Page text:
Good morning all, and welcome to Open Mic Saturday. This is the place to share your news and perhaps do a little bragging. If you're writing a novel: how much progress did you make this week? If you're writing short stories: did you finish anything or submit anything this week? If you've sold or published anything recently, when is it coming out and where can we find it? In short, as a writer, what kind of progress did you make this week?

Or what else is on your mind, that you feel like sharing with the group here?

Update on the Comments issue: Thanks to Jack Calverley, we've learned that our friends in the UK who are coming to http://www.thefridaychallenge.com are being redirected automatically to http://thefridaychallenge.blogspot.co.uk, and no amount of attempting to force the issue will get them to the US .com site. This in turn appears to be causing problems with Disqus. We suspect that something similar might be affecting our Australian friends, so if any are awake now, we'd appreciate knowing if you're being redirected to http://thefridaychallenge.blogspot.com.au. Obviously, if you can't post, you'll have to let us know by dropping us an email at slushpile {at} thefridaychallenge {dot} com.

At this time we have no idea what the solution is, but this at least helps us to identify the problem.


Update to the Update: AHAH! If I go to, say:


I see all the comments on yesterday's Friday Challenge post, but if I go to:


It comes up blank!

Ditto for:

Curiouser and curiouser....

Update to the Updated Updates...

Google implemented the auto-redirection on all Blogger/Blogspot-related URLs a few days ago. DISQUS has not (yet) adjusted their system to account for this, and since the "#disqus_thread" property is domain-based, the global redirects are throwing it off. A fix should be coming soon, because they are certainly aware of the issue.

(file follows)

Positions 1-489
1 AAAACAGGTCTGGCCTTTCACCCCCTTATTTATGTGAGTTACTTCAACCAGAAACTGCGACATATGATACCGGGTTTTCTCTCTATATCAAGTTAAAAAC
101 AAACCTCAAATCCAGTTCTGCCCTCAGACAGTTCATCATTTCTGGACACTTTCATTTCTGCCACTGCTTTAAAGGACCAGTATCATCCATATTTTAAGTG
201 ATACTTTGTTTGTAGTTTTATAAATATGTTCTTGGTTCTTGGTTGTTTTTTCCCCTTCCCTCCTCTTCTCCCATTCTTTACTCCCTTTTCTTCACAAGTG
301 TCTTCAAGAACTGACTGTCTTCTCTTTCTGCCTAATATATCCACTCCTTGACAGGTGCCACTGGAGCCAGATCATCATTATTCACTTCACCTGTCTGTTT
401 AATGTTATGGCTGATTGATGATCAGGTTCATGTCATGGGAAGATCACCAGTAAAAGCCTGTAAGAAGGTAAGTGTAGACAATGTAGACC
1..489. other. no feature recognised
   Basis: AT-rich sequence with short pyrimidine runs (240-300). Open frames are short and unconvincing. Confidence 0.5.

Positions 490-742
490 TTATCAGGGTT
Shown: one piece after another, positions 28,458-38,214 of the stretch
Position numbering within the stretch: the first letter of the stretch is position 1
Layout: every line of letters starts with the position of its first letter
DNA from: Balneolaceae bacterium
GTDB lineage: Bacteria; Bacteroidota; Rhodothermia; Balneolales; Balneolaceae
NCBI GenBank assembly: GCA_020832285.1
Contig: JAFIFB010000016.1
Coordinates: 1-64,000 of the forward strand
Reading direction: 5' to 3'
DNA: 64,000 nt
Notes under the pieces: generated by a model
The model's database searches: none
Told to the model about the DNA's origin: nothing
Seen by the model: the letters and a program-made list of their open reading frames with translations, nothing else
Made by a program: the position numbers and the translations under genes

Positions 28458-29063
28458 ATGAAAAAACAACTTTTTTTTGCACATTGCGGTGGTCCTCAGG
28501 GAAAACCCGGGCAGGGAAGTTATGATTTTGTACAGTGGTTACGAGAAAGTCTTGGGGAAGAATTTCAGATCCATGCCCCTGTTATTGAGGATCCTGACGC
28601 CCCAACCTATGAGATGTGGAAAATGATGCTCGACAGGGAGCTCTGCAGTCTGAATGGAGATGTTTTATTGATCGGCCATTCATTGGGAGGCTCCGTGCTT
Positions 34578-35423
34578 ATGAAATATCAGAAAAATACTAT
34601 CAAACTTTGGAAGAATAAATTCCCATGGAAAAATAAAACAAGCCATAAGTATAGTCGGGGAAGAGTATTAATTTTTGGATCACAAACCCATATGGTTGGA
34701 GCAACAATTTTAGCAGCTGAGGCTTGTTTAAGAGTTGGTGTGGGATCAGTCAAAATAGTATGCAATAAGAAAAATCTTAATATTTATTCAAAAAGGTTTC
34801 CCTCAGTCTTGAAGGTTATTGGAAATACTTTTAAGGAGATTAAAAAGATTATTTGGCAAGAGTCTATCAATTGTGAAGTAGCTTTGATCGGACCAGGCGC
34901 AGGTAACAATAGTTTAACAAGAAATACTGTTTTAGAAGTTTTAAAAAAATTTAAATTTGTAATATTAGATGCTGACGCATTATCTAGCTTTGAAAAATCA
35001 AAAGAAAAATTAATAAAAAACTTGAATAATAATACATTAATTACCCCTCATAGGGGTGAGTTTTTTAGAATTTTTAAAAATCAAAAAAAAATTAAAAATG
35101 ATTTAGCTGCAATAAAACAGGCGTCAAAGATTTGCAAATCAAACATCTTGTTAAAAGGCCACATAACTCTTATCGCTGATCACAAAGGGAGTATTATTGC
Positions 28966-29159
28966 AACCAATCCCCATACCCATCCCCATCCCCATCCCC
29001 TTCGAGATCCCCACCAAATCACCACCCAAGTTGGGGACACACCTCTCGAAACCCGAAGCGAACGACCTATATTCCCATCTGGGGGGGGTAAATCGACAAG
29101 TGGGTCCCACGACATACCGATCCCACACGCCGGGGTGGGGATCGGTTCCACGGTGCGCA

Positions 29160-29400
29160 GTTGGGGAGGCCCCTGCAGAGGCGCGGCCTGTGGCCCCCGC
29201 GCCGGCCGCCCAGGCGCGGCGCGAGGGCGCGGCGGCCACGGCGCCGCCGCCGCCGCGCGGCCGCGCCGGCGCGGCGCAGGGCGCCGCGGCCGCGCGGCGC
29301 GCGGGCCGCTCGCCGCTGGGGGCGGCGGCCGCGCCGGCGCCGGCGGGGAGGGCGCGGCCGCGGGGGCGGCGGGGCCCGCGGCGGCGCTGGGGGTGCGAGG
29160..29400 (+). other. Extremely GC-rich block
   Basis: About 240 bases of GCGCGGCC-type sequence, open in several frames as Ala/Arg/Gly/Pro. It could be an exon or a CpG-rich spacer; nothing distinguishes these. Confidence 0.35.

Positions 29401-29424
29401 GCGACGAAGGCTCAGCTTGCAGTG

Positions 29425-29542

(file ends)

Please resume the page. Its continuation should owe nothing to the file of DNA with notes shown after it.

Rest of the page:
— M.

Friday, March 23, 2012

The Friday Challenge - 3/23/2012

The First Voices of Spring
It's amazing, the difference a week can make. Normally at this time of year we'd be watching the snowdrifts melt and hearing about pickup trucks going through the ice, as too many anglers try to squeeze in one last late-season ice-fishing trip. This year, though, thanks to a week of record high temperatures, the local lakes are ice-free—one of the earliest ice-outs on record—the lawns are lush and green, and my front yard is erupting in tulips. In the evenings, when I walk the dogs, not only is every dog for a half-mile around barking, but every little pond, slough, and swamp in the neighborhood is alive with the cacophony of tiny croaking voices screaming out either "Hey ladies!" or "Hello, sailor!"*

(*Translated from the Froggish, of course.)

How about you? What's your unofficial first sign of Spring? (Or for those of you in the Southern Hemisphere: your first sign of Fall?) What's that one thing you notice every year, maybe even without really noticing that you notice it, that tells you the seasons have changed, and that Winter (or Summer) is finally over?